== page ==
That solution would be absurd if God created other living beings on a separate world, which were outside man’s dominion and yet suffered for man’s sin. What is the logic in such a move? And why would a just God curse a world whose inhabitants had never sinned for a rebellion that occurred on another planet? But if a race of sinless creatures was exempted from the curse, then “the whole creation” would not be “groaning together” under its effects.
2. Salvation is for mankind.
Another problem with the hypothesizing a race of extraterrestrials is, if they had sinned, the gospel of salvation is not offered to them. Before his ascension, Jesus told his disciples, “You will be my witnesses in Jerusalem and in all Judea and Samaria, and to the end of the earth” (Acts 1:8). He did not say “beyond the earth” or “to the ends of the stars.”
Nor does the Bible say it is God’s will to save members of other races. The Scriptures say God “desires all people to be saved” (1 Timothy 2:4) and the word translated “people” refers specifically to human beings.
3. Jesus died once for all sin.
Nor is it possible that the Son of God reenacted has salvific mission on multiple worlds, initiating a church on each. “Christ also suffered once for sins,” wrote Peter (1 Peter 3:18). This fact is vital to the sufficiency and permanence of his blood’s saving power. He offered a sacrifice for sins “once for all when he offered up himself” (Hebrews 7:27), and “he entered once for all into the holy places … by means of his own blood, thus securing an eternal redemption” (Hebrews 9:12).
Clearest of all, Paul wrote, “We know that Christ, being raised from the dead, will never die again; death no longer has dominion over him. For the death he died he died to sin, once for all, but the life he lives he lives to God” (Romans 6:9-10). His dying once and living again once is a model for us of baptism, forsaking sin, and our future hope of eternal life.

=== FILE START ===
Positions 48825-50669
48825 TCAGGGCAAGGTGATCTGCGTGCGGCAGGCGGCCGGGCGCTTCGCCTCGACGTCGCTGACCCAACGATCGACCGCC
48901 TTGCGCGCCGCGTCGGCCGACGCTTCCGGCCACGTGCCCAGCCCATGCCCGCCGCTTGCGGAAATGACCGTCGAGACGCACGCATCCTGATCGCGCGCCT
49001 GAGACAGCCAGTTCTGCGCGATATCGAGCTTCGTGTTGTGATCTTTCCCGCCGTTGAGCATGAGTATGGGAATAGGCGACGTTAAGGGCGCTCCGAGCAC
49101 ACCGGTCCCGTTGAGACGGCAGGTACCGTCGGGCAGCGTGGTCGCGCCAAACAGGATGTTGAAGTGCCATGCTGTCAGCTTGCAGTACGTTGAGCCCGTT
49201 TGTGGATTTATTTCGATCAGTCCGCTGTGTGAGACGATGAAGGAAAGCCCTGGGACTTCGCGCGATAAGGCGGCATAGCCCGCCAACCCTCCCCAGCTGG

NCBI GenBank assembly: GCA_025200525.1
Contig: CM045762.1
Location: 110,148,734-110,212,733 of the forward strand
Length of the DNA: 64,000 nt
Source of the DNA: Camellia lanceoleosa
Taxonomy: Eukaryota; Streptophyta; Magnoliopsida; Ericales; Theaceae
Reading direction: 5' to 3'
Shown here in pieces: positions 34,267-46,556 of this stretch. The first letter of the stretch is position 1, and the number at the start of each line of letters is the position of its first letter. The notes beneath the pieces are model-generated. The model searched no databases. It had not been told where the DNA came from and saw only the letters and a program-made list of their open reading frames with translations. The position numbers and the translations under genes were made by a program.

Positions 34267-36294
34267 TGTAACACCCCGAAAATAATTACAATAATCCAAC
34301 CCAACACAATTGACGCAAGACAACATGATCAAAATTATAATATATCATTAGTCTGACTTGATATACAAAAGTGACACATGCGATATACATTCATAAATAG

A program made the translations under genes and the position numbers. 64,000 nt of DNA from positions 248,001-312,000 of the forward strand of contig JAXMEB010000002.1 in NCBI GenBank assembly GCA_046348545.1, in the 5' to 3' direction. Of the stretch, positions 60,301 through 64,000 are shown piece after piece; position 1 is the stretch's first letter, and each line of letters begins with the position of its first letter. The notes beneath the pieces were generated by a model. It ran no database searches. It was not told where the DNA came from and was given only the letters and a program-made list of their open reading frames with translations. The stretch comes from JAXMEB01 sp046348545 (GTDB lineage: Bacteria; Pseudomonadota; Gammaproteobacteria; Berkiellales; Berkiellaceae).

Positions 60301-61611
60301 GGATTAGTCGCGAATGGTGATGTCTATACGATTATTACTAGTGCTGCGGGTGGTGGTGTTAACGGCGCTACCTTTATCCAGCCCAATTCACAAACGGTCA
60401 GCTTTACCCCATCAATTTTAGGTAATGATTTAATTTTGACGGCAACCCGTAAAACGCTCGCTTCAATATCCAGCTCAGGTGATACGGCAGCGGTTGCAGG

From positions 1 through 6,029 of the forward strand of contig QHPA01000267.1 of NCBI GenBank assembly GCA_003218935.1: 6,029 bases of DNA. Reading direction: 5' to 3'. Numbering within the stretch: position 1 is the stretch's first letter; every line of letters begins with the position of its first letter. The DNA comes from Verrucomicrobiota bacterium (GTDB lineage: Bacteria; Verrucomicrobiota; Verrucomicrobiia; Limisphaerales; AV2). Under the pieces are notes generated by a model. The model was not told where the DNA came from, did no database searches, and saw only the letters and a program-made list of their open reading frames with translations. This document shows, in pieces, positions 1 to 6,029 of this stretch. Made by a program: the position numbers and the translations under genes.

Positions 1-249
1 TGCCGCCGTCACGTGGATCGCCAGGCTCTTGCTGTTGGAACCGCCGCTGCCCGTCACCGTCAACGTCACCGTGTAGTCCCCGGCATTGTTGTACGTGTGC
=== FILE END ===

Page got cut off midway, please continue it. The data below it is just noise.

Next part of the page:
Beyond that, there would be the difficulty of the second person of the Trinity becoming incarnate through another virgin conception in another race. When he took on a human body, his divine nature was permanently united to his human flesh; he ascended in that same body, and he will never shed it. “In him the whole fullness of deity dwells bodily” (Colossians 2:9).
Would Christ’s sacrificial atonement avail for sinners on another planet? It wouldn’t be for lack of power. But it’s hard to see how his death and resurrection on earth, as a human, could have the same significance for members of another race on another planet. They did not join in the conspiracy to kill him, as representatives of all mankind did (Acts 4:27). He would not be “made like [them] in every respect,” which is noted as essential to fulfilling the office of high priest on their behalf (Hebrews 2:17). If Jesus appeared to extraterrestrial creatures, the gospel would be so different as to be an entirely different gospel.
4. Man is made in God’s image.
Returning to Genesis 1, there we read that “God created man in his own image” (Genesis 1:27). This statement is foundational to the doctrine of man and is developed and fleshed out throughout Scripture.
Among other things, the image of God in man means that ensouled human beings are more precious than the living creatures over which man was given dominion — though those creatures, too, have value (see Proverbs 12:10, Jonah 4:11, Matthew 12:11-12).
But if there are extraterrestrial races capable of visiting earth, it raises all sorts of confusing questions for this doctrine. Do they have souls and moral agency? Do they too bear the image of God? If so, do they resemble humans? The questions could run on and on.